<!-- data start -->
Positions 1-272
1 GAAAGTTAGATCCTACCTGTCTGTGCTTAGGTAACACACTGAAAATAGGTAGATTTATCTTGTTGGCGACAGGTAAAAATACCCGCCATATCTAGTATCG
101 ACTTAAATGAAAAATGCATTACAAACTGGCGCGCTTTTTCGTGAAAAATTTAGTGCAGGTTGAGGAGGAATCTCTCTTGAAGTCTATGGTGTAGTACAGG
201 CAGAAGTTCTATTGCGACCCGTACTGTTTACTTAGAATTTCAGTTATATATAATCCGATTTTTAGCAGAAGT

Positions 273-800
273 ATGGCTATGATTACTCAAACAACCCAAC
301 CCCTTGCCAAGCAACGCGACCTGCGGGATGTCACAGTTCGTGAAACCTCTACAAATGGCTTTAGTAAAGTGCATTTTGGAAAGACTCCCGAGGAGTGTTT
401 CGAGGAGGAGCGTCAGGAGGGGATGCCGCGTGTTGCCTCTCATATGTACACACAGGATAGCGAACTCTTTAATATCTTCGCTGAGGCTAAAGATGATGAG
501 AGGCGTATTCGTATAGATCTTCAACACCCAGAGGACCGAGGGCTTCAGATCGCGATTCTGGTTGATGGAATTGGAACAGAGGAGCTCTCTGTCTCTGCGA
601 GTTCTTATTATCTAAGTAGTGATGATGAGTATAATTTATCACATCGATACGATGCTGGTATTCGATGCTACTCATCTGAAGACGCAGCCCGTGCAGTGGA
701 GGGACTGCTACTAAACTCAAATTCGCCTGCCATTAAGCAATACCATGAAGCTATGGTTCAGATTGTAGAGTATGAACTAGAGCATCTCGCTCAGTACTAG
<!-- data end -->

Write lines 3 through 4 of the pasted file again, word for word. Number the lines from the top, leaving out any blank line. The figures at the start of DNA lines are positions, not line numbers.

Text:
101 ACTTAAATGAAAAATGCATTACAAACTGGCGCGCTTTTTCGTGAAAAATTTAGTGCAGGTTGAGGAGGAATCTCTCTTGAAGTCTATGGTGTAGTACAGG
201 CAGAAGTTCTATTGCGACCCGTACTGTTTACTTAGAATTTCAGTTATATATAATCCGATTTTTAGCAGAAGT